Both the Inspector and I shook our heads vehemently. "No, ma'am. We're not going to confiscate your money." Her face flushed in relief. After a beat, he added, "I just need to know how you received it. Tell us, did you meet Mr.Gillies?"
"No. His wife brought it to me in a suitcase. I still have it. The suitcase, I mean. We put the money in the bank."
Inspector Brackenreid and I shared a look. His wife, hey? Mrs. Shoucair was taken aback at our reaction. "Is that strange?" she asked.
The Inspector sat back in the chair she'd offered him, but I spoke in his stead. "What did this woman look like, Mrs. Shoucair?"
"Tall, not very attractive. Done up like a doxy, if you ask me."
"Yes, sir. Curly."
That was it, then. Gillies had delivered the money himself, dressed as a woman. The man truly had no scruples. Since we were done, we offered to drive Mrs. Shoucair to church, then returned to the station, with the suitcase she no longer wanted in her house.
To my surprise, Constable Rafferty was at the station. Though technically still on leave, he'd heard of Detective Murdoch's abduction from his wife, who'd learned about it from Jones's wife, and he'd decided to show up to work a day early to help out. The Inspector sent him to lift fingermarks on the luggage. Dotting the i's, I suppose.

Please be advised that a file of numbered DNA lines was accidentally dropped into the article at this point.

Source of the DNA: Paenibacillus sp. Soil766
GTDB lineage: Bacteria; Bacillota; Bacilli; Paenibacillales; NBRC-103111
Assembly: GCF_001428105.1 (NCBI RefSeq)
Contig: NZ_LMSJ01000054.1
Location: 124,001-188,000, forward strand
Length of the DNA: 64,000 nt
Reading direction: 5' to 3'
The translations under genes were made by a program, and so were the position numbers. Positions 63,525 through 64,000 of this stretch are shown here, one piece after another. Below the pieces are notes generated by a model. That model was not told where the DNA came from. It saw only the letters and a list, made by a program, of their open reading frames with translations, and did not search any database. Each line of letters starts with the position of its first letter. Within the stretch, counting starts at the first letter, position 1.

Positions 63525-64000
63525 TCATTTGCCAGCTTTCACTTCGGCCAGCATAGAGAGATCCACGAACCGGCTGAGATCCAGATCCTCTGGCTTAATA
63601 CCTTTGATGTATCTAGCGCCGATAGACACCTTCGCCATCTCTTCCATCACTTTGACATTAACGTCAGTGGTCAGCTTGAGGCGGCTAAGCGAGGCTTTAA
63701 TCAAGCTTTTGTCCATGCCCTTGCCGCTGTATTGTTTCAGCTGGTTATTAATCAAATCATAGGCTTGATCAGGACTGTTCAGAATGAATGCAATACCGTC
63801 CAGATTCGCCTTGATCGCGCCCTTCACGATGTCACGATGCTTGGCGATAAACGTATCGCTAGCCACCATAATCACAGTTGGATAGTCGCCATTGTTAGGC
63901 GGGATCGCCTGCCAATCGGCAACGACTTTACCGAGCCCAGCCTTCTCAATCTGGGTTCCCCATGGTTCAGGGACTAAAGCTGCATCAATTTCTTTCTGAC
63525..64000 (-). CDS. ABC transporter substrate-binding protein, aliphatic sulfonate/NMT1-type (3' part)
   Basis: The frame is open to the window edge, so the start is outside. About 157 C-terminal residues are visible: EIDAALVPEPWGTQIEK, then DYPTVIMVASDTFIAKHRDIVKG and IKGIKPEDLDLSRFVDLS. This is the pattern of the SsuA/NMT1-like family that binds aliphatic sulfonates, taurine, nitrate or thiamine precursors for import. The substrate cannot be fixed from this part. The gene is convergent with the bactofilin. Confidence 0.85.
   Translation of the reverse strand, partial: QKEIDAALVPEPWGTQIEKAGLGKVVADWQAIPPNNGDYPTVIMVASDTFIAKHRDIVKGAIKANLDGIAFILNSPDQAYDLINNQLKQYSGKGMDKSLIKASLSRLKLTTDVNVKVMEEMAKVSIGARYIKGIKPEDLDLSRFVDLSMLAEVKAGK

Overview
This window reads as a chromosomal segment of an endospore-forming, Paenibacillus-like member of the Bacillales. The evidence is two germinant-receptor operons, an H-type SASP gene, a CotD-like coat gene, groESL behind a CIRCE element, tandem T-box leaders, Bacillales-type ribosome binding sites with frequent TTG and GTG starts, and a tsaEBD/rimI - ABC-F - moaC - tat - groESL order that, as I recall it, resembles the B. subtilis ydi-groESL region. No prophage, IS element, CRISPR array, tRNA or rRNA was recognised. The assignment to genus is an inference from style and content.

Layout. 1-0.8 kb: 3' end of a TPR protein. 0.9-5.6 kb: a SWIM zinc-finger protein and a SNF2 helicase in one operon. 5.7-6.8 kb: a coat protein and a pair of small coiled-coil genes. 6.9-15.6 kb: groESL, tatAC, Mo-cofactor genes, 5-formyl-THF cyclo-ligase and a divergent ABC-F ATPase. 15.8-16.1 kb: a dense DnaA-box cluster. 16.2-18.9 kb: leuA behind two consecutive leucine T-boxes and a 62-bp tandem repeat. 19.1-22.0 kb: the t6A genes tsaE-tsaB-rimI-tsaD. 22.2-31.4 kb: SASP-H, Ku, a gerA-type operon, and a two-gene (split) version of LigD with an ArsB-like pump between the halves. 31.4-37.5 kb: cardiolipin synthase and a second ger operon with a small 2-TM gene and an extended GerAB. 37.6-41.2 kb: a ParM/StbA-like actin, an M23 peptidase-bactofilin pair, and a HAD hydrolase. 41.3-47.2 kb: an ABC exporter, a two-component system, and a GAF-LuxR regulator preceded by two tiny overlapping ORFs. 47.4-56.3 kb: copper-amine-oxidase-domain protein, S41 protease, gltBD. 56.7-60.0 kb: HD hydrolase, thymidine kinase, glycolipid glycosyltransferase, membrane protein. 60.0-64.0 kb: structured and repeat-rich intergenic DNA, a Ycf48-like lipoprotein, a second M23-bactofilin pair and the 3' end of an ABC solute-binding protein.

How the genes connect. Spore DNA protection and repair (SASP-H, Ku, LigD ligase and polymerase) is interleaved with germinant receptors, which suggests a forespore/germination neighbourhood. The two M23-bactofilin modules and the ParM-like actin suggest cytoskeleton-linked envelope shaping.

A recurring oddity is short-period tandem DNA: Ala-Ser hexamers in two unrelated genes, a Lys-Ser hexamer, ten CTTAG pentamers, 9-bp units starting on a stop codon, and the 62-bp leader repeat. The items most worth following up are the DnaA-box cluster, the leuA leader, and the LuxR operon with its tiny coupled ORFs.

Higgins had also just escorted a rather livid Mr. Urquhart into the interrogation room, so he Inspector proceeded to cross the t's. I perched myself behind the grilled observation window. I didn't want to miss the show. And what an enjoyable show it was. The Inspector didn't even say hello when he barged in.
"So, Mr. Urquhart, would you mind explaining how your client James Gillies is still alive and not six feet under like he's supposed to?" The Inspector was circling the lawyer like a vulture, and the old toff started bumbling. It was beautiful to behold.
"I beg your pardon, sir? I witnessed young Mr. Gillies's execution! It is not something one forgets!"
"Really? Are you sure? Because we dug up the man in Gillies's grave. A man called Robert Shoucair. Not Gillies."
"That is not possible, sir. I protest! I will not stand for such nonsense!" The lawyer meant to stand.
"Sit down, Urquhart!" The Inspector bent low, close to the lawyer's ear. "I don't know how you did it yet, but I know you helped your client escape the noose. And you are going to tell me."
"I did nothing of the of the sort! I swear!"
It was fascinating to see. Urquhart's face was as white as a sheet, but his neck was bright red, and his ascot was bobbing at his throat like it had a life of its own. Then the Inspector got even closer to the man's face and I thought the chap would faint.
"How. Did. You. Help. Gillies. Escape?"
After a beat, the barrister slumped in the chair. We had won.
The Inspector stepped back a few paces, but continued to stare: "I'm listening."